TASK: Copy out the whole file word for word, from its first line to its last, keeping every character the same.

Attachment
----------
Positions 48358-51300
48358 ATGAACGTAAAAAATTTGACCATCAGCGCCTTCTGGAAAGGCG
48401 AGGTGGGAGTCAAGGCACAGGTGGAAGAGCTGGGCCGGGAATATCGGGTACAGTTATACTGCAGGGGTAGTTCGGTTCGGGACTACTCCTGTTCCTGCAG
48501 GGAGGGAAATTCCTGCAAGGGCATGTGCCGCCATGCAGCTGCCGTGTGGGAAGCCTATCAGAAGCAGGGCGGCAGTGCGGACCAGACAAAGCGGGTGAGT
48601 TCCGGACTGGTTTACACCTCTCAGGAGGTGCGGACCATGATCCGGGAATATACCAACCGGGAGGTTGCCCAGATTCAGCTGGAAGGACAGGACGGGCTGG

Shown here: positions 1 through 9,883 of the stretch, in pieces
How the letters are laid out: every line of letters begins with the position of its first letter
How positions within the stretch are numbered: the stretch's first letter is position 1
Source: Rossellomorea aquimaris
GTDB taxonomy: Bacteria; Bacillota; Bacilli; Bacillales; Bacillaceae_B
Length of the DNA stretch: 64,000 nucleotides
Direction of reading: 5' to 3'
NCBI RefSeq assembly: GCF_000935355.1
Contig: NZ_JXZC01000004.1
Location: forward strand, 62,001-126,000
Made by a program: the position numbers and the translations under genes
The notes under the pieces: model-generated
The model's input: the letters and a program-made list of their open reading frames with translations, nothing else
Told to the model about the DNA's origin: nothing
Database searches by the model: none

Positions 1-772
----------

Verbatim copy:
Positions 48358-51300
48358 ATGAACGTAAAAAATTTGACCATCAGCGCCTTCTGGAAAGGCG
48401 AGGTGGGAGTCAAGGCACAGGTGGAAGAGCTGGGCCGGGAATATCGGGTACAGTTATACTGCAGGGGTAGTTCGGTTCGGGACTACTCCTGTTCCTGCAG
48501 GGAGGGAAATTCCTGCAAGGGCATGTGCCGCCATGCAGCTGCCGTGTGGGAAGCCTATCAGAAGCAGGGCGGCAGTGCGGACCAGACAAAGCGGGTGAGT
48601 TCCGGACTGGTTTACACCTCTCAGGAGGTGCGGACCATGATCCGGGAATATACCAACCGGGAGGTTGCCCAGATTCAGCTGGAAGGACAGGACGGGCTGG

Shown here: positions 1 through 9,883 of the stretch, in pieces
How the letters are laid out: every line of letters begins with the position of its first letter
How positions within the stretch are numbered: the stretch's first letter is position 1
Source: Rossellomorea aquimaris
GTDB taxonomy: Bacteria; Bacillota; Bacilli; Bacillales; Bacillaceae_B
Length of the DNA stretch: 64,000 nucleotides
Direction of reading: 5' to 3'
NCBI RefSeq assembly: GCF_000935355.1
Contig: NZ_JXZC01000004.1
Location: forward strand, 62,001-126,000
Made by a program: the position numbers and the translations under genes
The notes under the pieces: model-generated
The model's input: the letters and a program-made list of their open reading frames with translations, nothing else
Told to the model about the DNA's origin: nothing
Database searches by the model: none

Positions 1-772